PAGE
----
I am not completely a self-made man. Much of my life is a legacy of the wisdom and love of people who defined faith, honor, and integrity in action. Much of me is the result of a community of a great cloud of Titans.
And I live to honor their contribution in my life.
3) I am flawed, and I know it.
I don’t give myself airs. I know what it is like to suffer and make stupid decisions. In my past, I embraced self-defeating and self-destructive behaviors. I have done things that today make me shake my head in a mixture of shame and bewilderment.
Yet, they have all been overcome.
But I am still not perfect. I wear an invisible button on my shirt: Please Be Patient. God Is Not Finished With Me Yet. I am, as the old cliché goes, a work in progress.
I'm not completely healed, but I'm walking in the right direction.
4) My life has a purpose.
I have many friends that are atheists, agnostics, and skeptics and, yes, they are my friends. I understand where they are coming from.
However, having wrestled with the Big Questions, I admit no shame in being a member of the Christian community in spite of its flaws and struggles.
And therefore, my life has a purpose for being. No matter the method which was used to get me here, there is a reason for my life.
So what has God done to deal with the misery and suffering of life?
He sent me (and, by the bye, He sent you too). I have done much to relieve the suffering within my limited circle of influence. If we all commit ourselves to doing just that, regardless of our personal paradigms, we can do much to turn the suffering of this world around.
And speaking for myself, I don’t depend on the government to do the job I have been called to do.
5) I have goals.
In my office, I have goals that I have written to be achieved within the next 20 years from now even though in two decades, I will be 78 years old.
I know the direction I want to go. I have learned that I can do almost anything I want to do with my life, but I can’t do everything. So I have made a list and past experience has demonstrated that I will achieve 80% of my written goals.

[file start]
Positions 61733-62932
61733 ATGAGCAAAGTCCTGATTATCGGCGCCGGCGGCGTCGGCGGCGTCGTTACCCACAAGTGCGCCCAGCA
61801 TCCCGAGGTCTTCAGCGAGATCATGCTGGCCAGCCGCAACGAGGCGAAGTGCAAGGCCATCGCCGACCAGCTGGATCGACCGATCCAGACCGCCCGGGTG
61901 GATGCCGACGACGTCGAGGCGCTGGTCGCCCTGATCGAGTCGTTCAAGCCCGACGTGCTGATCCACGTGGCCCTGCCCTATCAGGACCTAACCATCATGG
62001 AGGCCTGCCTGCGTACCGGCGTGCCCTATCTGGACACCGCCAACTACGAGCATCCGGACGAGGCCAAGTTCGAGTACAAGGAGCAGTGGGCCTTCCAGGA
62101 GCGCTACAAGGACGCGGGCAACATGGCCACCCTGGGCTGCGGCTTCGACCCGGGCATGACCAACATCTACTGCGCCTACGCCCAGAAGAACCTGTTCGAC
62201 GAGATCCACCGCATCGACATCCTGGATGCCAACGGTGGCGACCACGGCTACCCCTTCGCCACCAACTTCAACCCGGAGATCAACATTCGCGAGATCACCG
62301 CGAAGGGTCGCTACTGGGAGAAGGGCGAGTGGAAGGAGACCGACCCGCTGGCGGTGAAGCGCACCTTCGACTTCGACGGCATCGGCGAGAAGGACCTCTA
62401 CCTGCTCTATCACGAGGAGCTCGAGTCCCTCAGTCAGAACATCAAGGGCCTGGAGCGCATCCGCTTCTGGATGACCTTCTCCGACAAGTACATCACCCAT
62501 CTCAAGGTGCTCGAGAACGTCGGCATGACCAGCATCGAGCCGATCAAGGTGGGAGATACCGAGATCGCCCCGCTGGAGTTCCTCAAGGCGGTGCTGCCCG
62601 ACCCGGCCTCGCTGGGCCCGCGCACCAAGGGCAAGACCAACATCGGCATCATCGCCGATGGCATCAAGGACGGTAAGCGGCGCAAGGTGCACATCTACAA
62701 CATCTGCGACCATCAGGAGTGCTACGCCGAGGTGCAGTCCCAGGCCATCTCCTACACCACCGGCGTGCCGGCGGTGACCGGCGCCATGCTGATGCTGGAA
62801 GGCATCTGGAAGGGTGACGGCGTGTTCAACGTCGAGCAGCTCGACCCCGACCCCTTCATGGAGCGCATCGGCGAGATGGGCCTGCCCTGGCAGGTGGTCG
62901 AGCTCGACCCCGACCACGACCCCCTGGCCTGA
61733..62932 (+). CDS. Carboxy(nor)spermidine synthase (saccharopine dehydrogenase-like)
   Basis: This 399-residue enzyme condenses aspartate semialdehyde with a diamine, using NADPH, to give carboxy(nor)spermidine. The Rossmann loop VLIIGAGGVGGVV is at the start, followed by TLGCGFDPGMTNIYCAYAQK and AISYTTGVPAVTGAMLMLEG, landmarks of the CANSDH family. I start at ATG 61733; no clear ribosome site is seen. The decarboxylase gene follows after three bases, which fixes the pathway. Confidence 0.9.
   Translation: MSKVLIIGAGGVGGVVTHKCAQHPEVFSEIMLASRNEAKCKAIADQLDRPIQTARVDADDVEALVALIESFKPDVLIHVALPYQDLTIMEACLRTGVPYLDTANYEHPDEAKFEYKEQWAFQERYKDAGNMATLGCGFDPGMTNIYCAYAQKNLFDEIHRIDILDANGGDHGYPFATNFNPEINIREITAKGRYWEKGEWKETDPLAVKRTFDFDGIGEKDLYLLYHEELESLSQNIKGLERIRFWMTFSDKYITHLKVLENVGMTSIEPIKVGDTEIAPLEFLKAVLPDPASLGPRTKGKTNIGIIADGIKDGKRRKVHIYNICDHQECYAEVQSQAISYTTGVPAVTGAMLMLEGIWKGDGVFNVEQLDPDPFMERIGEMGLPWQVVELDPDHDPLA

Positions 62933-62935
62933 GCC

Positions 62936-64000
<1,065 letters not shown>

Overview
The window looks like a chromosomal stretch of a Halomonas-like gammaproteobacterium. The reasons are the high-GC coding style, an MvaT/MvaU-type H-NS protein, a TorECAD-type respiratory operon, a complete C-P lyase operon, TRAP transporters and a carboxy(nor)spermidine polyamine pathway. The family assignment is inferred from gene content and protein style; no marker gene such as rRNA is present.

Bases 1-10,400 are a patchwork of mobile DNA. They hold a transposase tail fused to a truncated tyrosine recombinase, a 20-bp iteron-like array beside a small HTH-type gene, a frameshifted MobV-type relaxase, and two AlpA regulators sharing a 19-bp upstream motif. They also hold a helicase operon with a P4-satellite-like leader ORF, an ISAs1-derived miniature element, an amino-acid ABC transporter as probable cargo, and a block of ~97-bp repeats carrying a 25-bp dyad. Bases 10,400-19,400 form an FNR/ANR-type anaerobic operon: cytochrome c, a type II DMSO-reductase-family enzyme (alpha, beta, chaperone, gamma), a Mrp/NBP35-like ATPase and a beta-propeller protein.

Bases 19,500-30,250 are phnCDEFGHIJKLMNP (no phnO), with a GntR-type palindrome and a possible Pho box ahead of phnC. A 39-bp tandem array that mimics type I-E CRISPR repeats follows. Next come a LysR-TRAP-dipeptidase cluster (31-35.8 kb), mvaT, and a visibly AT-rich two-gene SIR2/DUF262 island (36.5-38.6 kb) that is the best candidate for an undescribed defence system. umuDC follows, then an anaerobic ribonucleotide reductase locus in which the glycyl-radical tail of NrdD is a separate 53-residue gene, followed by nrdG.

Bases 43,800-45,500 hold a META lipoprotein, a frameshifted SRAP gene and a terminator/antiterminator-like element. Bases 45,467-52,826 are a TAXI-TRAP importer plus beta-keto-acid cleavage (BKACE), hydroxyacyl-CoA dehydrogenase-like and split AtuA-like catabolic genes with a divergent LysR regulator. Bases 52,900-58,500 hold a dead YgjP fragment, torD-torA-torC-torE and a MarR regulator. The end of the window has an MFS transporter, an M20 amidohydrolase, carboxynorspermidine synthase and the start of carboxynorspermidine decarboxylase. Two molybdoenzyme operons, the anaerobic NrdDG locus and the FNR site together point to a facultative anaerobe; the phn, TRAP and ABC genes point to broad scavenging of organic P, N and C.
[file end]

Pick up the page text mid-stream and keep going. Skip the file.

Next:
And it does not matter who sits in the White House. At the most, they might hinder my purpose, but they cannot stop me.
- I am teachable.
- I have had the best mentors in the world.
- I know my limitations and how to overcome them or at least compensate.
- I have a purpose.
- I have a vision.
And I don’t need the government to achieve what I want to do or become. And I truly believe that is true for you as well.
Depending on who is President of the United States for the next four years, may God give us His blessing or His mercy. Hopefully, both.
As for me, I still have a LOT to do to make this world a better place to live.
Time to get back to work.
By the bye, need some resources? Here are some awesome books that have been a godsend to me:
- First Things First, by Stephen R. Covey, A. Roger Merrill and Rebecca R. Merrill. I read this book 18 years ago, and it was one of a trio of books that I am convinced saved my life.
- The Art of War, by Sun Tzu and James Clavell. Out of all the translations, IMHO, this is the best. I keep this book next to my Bible and I read it once a year.
- Adrenaline and Stress: The Exciting New Breakthrough That Helps You Overcome Stress Damage, by Archibald D. Hart. This is the new edition of the second book I read years ago that genuinely saved my life, if not my mind.
- New American Standard Bible, Updated (NASB) is my favorite translation of Scripture. It may not be as readable as others (I have heard very good things about the the English Standard Version (ESV) which is noted for its readability), but it's accuracy as a translation is the best that I have researched. Of course, Bible books that would be relevant to our discussion are Proverbs, Ecclesiastes, Nehemiah, and The Gospel of John and Paul's letter to the Philippians.
- Inside Out, by Larry Crabb and Gary T Smalley. This is the third in the trilogy of books that turned my life around 18 years ago. It is not a pleasant read as the book lives up to its title, but good medicine sometimes has to be hard medicine.